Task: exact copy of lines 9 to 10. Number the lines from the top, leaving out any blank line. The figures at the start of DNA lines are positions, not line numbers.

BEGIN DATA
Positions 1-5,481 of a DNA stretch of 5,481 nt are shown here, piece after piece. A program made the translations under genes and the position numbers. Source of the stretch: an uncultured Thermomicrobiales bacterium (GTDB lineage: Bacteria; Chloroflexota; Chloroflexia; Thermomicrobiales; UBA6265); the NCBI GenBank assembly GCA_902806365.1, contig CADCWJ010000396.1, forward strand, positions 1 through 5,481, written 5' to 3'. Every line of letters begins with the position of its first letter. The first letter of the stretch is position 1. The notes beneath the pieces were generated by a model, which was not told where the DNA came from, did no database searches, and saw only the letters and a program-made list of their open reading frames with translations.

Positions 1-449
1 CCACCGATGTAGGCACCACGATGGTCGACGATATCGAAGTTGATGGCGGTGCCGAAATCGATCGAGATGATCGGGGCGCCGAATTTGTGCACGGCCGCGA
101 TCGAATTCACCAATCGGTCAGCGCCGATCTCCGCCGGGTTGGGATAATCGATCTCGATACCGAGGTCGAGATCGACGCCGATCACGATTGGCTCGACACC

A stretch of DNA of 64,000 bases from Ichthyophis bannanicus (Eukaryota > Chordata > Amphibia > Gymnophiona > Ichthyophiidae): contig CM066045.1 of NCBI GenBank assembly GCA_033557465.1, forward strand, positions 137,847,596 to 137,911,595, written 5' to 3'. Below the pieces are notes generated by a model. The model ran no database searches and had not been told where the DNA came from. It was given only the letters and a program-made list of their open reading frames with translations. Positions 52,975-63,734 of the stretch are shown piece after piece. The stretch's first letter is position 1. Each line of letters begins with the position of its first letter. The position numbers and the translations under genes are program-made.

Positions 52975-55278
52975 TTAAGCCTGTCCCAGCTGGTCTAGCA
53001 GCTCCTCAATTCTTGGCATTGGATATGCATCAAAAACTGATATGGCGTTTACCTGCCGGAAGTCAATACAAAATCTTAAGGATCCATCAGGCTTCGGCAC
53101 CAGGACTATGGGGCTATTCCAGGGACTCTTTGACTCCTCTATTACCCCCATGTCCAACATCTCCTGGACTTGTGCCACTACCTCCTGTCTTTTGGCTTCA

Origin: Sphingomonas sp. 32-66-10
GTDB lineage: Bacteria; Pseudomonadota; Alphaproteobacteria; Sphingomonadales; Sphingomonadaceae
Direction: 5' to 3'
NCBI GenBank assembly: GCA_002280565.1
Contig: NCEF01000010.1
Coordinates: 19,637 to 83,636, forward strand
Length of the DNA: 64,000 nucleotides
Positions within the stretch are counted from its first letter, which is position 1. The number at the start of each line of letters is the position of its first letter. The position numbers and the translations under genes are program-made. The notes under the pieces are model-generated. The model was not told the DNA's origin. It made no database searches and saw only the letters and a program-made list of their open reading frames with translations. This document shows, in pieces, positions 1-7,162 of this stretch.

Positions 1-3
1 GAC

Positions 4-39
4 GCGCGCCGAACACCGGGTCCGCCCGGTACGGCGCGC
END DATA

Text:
53101 CAGGACTATGGGGCTATTCCAGGGACTCTTTGACTCCTCTATTACCCCCATGTCCAACATCTCCTGGACTTGTGCCACTACCTCCTGTCTTTTGGCTTCA

Origin: Sphingomonas sp. 32-66-10